Thank You For Your Cervix

  • Mixed Media. Acrylic on pressed wood board
  • 40 x 27 x 0.5 in
  • $3,500.00
  • Victoria Eggers

Dripping reds represent blood from wounds, lives lost, &blood from a woman’s period. Having served, I signed my name, risked my life & come home to have my reproductive rights questioned by the same people whose freedoms I defend but won’t hesitate to take mine?

About the Artist: Victoria Eggers x

US Army
Artist and Poet

I am a 6+ year female Army veteran who worked on the Kiowa & Apache helicopters. I was stationed all the way from Fairbanks, Alaska to Savannah Georgia with many places of training in between. My service in the Army has shaped me and my life in many ways and living a life full of passion is a life well spent. I live by these words and embody them in every aspect of my life.

I was always involved in art from a young age with great thanks and credit to my father. Looking back and reflecting on that, its shaped me in more ways than I could ever imagine. Being exposed to different types of art from a young age help me then and especially now. The two art pieces I am submitting are highly influenced by my years in the army and being an artist helps me express what I cannot always put into words. Art has helped me in many ways, and I hope my art can inspire many to do the same.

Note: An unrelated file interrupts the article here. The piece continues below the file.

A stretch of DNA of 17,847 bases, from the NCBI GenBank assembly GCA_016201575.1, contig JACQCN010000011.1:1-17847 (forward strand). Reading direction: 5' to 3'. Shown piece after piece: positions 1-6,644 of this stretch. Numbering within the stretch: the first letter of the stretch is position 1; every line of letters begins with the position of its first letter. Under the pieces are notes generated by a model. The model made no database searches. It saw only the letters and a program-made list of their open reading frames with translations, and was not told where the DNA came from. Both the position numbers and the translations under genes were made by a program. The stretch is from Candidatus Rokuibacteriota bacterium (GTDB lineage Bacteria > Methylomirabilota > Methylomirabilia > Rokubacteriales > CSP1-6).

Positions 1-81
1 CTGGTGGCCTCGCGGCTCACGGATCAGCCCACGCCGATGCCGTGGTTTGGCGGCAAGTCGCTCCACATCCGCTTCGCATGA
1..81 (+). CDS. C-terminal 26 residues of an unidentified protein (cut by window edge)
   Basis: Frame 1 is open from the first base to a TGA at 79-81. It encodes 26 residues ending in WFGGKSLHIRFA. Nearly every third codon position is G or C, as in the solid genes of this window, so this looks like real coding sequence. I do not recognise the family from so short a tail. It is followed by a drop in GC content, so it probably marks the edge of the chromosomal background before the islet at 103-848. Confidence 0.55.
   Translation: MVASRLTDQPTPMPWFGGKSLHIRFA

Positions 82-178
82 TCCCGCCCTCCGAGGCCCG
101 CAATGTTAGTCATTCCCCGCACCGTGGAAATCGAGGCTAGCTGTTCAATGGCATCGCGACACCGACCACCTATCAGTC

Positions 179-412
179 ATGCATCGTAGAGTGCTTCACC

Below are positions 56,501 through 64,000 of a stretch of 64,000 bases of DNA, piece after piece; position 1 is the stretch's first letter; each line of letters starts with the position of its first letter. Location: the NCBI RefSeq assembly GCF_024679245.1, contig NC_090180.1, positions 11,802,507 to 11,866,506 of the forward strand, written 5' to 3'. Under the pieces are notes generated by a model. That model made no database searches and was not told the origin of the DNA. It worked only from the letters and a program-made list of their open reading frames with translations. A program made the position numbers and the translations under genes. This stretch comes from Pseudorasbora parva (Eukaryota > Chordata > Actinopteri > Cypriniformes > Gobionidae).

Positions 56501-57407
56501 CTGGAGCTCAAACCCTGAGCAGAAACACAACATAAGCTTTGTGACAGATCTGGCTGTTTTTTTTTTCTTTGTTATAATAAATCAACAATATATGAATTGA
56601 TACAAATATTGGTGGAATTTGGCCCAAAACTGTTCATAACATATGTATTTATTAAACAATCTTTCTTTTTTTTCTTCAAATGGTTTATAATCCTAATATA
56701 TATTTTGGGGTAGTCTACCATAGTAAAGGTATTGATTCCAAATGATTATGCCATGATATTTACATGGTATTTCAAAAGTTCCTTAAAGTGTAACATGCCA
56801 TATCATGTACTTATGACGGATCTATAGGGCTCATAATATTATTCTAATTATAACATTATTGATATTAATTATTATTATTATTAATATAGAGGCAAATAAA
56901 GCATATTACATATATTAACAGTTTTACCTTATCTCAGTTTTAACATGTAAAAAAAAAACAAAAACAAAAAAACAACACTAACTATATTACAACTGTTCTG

Both artworks are acrylic paint on pressed wood board. I choose pressed wood to represent the military, by taking all these little individual pieces and pressing them into one uniform board emulates what the military does by making and molding people into one cohesive entity.

My artwork "Thank you for your Cervix" expresses my female perspective as a veteran. The flag is dripping with different colors of reds to echo that of blood from wounds and lives lost in war as well as blood from a woman's period. Having served, I have been told thank you for your service countless times, I have also been told thank you for your cervix as a joke. But is it all fun and games when I sign my name on the dotted line, risk my life, and come home to have my reproductive right be questioned by the same people whose freedoms I defend but won't hesitate to take mine?

Home is a loaded word. Just because you made it home safe doesn't mean you're safe from battling your own demons. The letters in home are stenciled on in black paint and as the word continues, they start to deteriorate. The "ME" in home is the most broken and cracked emphasizing the feeling of isolation. There are 18 puncture holes that I handmade with the nail that hangs the letter on the board. Each puncture represents a veteran who takes their life each day. 17.6 is the current up to date number. Do not the let number fool you, it has appeared to go down but that is only because the VA adjusted how they count.

My artwork "Home" has an attached poem that reads:

Home is where you feel safe and secure, a place to kick your feet up.
Where's home for you?
Are you going home on leave? It's the ultimate destination.
Home, where normality reins and loved one's voices fill the air.
"Fit back in, pretend to be normal." They said.
Home, where things get too loud and overwhelming, and you start to crack.
It gets tougher and tougher going home.
"Pull it together." They said
Home. Where you lost control and you are shaking
Rocking back and forth
Falling on your knees looking up and begging to your God..
Please, just take me home